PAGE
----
- A QII will be required to amend its Schedules 13G five business days after the end of the month in which its beneficial ownership first exceeds 10% and thereafter within five business days of the end of a month in which a more than 5% increase or decrease in beneficial ownership occurs. The current rules require such filing within 10 calendar days of the end of the month in which any such thresholds are exceeded.
- A Passive Investor will be required to amend its Schedules 13G within two business days of exceeding 10% beneficial ownership or an increase or decrease of more than 5% of the covered class. The current rules require such filing “promptly” after exceeding such 10% ownership or increasing or decreasing beneficial ownership by more than 5%.
Under amended Rule 13(a) of Regulation S-T, Schedules 13D and 13G, and any amendments thereto, that are submitted by direct transmission on or before 10 p.m. eastern time on a given business day will be deemed to have been filed on the same business day. Under the current rules, a filing must be submitted by 5:30 p.m. eastern time to be deemed filed on that day. In addition, the Amendments require all disclosures on Schedules 13D and 13G, including quantitative disclosures, textual narratives and identification checkboxes, be filed using a structured, machine-readable data language. Specifically, the Amendments require all Schedules 13D and 13G be filed using an XML-based language. Only the exhibits to Schedules 13D and 13G can remain unstructured.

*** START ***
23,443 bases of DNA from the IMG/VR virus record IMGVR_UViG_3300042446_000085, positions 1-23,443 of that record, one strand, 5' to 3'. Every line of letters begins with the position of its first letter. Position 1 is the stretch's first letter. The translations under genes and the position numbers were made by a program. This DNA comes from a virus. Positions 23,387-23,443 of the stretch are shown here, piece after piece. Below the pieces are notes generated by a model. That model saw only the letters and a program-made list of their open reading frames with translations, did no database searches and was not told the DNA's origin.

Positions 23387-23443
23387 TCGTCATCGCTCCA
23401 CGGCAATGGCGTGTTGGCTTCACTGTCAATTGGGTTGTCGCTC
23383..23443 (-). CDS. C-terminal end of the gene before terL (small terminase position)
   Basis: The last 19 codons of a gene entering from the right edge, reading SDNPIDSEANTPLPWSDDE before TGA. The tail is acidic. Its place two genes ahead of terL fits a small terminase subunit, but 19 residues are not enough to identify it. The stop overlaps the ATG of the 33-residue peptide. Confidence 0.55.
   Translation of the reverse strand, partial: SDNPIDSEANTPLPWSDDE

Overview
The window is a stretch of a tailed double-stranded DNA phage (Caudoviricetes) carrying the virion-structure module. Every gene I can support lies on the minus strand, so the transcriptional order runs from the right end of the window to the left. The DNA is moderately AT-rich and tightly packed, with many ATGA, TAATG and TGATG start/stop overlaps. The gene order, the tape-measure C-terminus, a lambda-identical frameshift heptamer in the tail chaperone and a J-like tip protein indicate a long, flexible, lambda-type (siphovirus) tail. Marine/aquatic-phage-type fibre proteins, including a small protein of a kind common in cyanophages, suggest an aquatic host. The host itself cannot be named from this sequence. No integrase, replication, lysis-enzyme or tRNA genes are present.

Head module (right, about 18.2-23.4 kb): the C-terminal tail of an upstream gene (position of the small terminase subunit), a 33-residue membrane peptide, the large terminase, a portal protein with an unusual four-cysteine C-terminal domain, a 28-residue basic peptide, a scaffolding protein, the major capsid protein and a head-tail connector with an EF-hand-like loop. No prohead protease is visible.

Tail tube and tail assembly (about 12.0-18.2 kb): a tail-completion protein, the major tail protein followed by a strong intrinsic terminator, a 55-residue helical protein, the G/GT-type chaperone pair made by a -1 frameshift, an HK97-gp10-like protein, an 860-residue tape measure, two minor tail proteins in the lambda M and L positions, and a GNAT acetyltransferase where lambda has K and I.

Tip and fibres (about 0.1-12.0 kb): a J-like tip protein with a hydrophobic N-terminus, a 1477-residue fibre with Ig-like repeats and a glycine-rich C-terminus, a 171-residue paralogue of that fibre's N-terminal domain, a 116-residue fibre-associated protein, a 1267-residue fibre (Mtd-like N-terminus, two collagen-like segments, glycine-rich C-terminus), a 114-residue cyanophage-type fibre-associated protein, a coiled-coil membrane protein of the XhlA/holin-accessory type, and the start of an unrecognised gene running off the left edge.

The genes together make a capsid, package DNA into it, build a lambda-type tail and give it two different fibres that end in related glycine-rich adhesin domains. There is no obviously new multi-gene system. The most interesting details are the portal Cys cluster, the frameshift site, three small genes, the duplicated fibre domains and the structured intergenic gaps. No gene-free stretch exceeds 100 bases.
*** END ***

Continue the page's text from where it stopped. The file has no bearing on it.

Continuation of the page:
Rule 13d-3 defines beneficial ownership for the purposes of applying the various provisions of Regulation 13D-G. Rule 13d-3 does not currently directly address the beneficial ownership implications of cash-settled derivative securities. In lieu of adopting a new subsection to Rule 13d-3, as originally proposed, which would have treated an investor in a cash-settled derivative security (excluding securities-based swaps) as the beneficial owner of the derivative’s reference securities, the SEC amended Item 6 of Schedules 13D to remove any implication that a person is not required to disclose interests in derivative securities that use a covered class as a reference security. The SEC also provides guidance in the Adopting Release regarding how such holders may be subject to current Rule 13d-3.